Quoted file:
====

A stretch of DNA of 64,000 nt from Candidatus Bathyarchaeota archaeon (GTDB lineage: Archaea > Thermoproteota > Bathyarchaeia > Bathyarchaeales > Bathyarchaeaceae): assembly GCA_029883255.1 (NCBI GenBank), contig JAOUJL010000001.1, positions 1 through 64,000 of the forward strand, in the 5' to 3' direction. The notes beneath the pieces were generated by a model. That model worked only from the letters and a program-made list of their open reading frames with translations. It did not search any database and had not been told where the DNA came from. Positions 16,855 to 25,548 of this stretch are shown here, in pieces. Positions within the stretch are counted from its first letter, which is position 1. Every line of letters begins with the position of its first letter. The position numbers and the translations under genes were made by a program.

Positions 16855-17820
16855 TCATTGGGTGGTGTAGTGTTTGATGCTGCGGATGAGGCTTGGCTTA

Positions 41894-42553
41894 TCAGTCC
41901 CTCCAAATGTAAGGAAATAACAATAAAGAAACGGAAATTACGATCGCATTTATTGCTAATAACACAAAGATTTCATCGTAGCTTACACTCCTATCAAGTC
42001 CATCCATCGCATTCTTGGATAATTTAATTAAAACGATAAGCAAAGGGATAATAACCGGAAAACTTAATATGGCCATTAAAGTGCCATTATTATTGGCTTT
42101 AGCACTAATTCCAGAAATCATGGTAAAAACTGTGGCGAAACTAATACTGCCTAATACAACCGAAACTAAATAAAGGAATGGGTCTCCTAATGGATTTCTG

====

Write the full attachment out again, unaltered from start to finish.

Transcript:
A stretch of DNA of 64,000 nt from Candidatus Bathyarchaeota archaeon (GTDB lineage: Archaea > Thermoproteota > Bathyarchaeia > Bathyarchaeales > Bathyarchaeaceae): assembly GCA_029883255.1 (NCBI GenBank), contig JAOUJL010000001.1, positions 1 through 64,000 of the forward strand, in the 5' to 3' direction. The notes beneath the pieces were generated by a model. That model worked only from the letters and a program-made list of their open reading frames with translations. It did not search any database and had not been told where the DNA came from. Positions 16,855 to 25,548 of this stretch are shown here, in pieces. Positions within the stretch are counted from its first letter, which is position 1. Every line of letters begins with the position of its first letter. The position numbers and the translations under genes were made by a program.

Positions 16855-17820
16855 TCATTGGGTGGTGTAGTGTTTGATGCTGCGGATGAGGCTTGGCTTA

Positions 41894-42553
41894 TCAGTCC
41901 CTCCAAATGTAAGGAAATAACAATAAAGAAACGGAAATTACGATCGCATTTATTGCTAATAACACAAAGATTTCATCGTAGCTTACACTCCTATCAAGTC
42001 CATCCATCGCATTCTTGGATAATTTAATTAAAACGATAAGCAAAGGGATAATAACCGGAAAACTTAATATGGCCATTAAAGTGCCATTATTATTGGCTTT
42101 AGCACTAATTCCAGAAATCATGGTAAAAACTGTGGCGAAACTAATACTGCCTAATACAACCGAAACTAAATAAAGGAATGGGTCTCCTAATGGATTTCTG